To work out concerns about liability, Randel said, the city indemnified the district so that during the times the schoolyards are open after hours, they become city parks.
Healthy kids, healthy communities
The open schoolyards help kids connect to nature and run around more. That makes kids healthier, research shows. Replacing pavement with grass and permeable surfaces helps retain storm water, too — in California’s drought-prone climate, that’s a powerful environmental tool.
But access to such spaces can help make entire families healthier, as well. Research shows that the social support that comes from living in a tight-knit community can reduce the negative health effects of discrimination. It can support healthier diets and improve access to medical care.
This kind of environment can be harder and harder to find in San Francisco. Housing prices have soared over the past decade. The median home price is more than a $1.3 million — that’s five times the national average. As the tech industry has come to dominate the city, lots of families have been priced out.
“It’s really sad,” said Randel. “People have moved here for hundreds of years to have this value and dream, and there’s a real sense that it’s being lost.”
San Francisco has the lowest percentage of children of any large American city. Residents chuckle in a self-effacing way at the statistic: there is the same number of dogs here as children. But fewer families mean fewer opportunities to gather and share space.
Kids before companies
Wallenberg High School is famous among skateboarders. The lot outside the building is a sprawling expanse of asphalt, and its steps, rails, and uninterrupted ledges make it perfect for grinding and jumping.
You don’t see a lot of wide-open lots in a city where land comes at such a premium. It’s exactly the type of place you might imagine would be partitioned and sold off in today’s San Francisco.
Instead, the city and the school district unlock the gates on weekends, and give groups a budget to plan events there.
The San Francisco Skate Club runs a combination storefront and clubhouse in the Mission District. Skaters meet after school to hang, repair boards, and go on trips to different skate spots around the city. In the past, skaters had to hop the fence at Wallenberg to be able to take advantage of the space. But after the gates opened, the club applied for a grant from the Shared Schoolyard Program to plan a big skate competition there.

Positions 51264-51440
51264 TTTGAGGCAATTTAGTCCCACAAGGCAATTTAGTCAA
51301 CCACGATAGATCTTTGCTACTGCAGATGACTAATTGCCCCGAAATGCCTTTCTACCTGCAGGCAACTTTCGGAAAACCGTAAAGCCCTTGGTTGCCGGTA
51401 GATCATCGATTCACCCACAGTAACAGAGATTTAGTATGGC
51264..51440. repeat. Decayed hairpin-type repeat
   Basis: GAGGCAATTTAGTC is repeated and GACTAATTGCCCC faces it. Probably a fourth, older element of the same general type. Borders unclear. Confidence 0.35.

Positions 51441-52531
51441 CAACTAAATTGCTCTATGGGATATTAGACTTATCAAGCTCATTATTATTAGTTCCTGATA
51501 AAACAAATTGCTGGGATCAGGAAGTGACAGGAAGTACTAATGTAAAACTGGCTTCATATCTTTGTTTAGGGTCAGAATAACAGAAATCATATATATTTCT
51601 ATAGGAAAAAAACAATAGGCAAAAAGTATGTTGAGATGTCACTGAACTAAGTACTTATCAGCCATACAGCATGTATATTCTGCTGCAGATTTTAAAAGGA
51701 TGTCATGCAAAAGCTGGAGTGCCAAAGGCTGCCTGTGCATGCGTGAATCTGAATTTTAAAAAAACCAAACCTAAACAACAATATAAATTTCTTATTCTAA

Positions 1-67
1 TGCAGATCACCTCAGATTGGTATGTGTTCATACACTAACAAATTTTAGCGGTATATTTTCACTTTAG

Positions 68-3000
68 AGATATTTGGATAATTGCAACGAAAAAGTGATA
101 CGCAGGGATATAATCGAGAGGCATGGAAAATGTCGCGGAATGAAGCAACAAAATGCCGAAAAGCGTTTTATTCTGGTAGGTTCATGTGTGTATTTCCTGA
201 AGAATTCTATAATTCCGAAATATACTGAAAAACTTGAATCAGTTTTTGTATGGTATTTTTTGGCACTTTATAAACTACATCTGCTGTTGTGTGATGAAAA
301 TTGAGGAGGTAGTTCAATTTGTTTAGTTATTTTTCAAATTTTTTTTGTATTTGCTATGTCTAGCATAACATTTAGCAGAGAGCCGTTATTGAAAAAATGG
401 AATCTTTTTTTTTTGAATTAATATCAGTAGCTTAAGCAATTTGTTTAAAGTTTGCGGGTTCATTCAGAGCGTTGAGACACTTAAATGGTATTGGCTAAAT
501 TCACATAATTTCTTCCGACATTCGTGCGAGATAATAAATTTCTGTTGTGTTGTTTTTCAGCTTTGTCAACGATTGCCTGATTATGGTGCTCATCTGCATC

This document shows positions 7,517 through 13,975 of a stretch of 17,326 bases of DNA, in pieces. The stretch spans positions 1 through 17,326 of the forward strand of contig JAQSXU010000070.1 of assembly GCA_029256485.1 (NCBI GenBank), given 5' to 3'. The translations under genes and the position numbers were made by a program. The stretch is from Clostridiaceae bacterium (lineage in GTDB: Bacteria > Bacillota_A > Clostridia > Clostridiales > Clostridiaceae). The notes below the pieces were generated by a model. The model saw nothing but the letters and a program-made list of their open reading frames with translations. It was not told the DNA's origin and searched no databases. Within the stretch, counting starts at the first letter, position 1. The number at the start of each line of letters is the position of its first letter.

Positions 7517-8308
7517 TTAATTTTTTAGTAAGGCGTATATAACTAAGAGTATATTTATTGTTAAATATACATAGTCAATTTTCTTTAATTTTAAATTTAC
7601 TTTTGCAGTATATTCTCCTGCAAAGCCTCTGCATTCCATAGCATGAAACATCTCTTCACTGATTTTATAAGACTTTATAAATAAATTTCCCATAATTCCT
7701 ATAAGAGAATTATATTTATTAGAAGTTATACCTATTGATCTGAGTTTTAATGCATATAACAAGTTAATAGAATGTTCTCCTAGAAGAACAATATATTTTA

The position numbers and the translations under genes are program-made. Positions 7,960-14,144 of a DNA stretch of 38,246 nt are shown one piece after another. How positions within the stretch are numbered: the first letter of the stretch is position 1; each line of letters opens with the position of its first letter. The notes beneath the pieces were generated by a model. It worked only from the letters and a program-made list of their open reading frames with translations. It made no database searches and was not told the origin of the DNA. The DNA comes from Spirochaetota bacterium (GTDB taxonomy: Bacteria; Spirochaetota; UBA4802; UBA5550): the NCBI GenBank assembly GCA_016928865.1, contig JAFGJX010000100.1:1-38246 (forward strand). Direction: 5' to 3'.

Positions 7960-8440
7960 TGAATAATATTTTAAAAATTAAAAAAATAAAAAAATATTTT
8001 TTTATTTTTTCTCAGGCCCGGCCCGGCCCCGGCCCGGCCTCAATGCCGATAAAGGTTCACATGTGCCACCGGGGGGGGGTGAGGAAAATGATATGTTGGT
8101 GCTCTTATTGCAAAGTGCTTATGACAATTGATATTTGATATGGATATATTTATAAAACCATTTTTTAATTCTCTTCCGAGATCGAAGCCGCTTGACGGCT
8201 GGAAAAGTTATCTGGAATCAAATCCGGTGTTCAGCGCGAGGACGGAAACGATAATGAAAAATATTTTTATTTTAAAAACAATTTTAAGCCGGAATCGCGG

With Randel’s help, the group figured out all the paperwork to carry the insurance liability.
Ryan Miller, a senior at Wallenberg High, said the logistics were daunting: He had to promote the event, work with local builders to construct the ramps, and connect with businesses for sponsorships. More than 300 people came out for the competition.
“It was like graduating middle school — it felt that satisfying,” Miller said.
Putting kids in charge does more than just provide a crash course in event planning, said Thuy Nguyen, an organizer with the San Francisco Skate Club.
“I think if we give our young people more opportunities to create and lead, I think our future will result in one that is for a community, as opposed to for a corporation,” said Nguyen.
Others in San Francisco expressed the same sentiment: That priorities there seem to be circling closer and closer around the tech industry; that a program that put kids at the center felt rare.
At 17, Miller has watched the way his city has changed around him.
“Not having a community will leave room to people who just love capitalism and all this other stuff,” he said. “I’d rather just have everyone be together.”
Randel said that opening up schoolyards has done more than just promote community at the playgrounds. In a funny way, it’s created a sort of political community, too.
Where battles over land and who benefits from it have raged on in the rest of the city, Randel has watched neighbors and local elected officials come together around this program in a way she hasn’t seen for just about anything else.
“This is an opportunity for everybody to show up and say, `Actually, but kids. Actually, but healthy spaces. Actually, but gardens. ‘ ”
This reporting was made possible in part with support from the Solutions Journalism Network and the Annie E. Casey Foundation.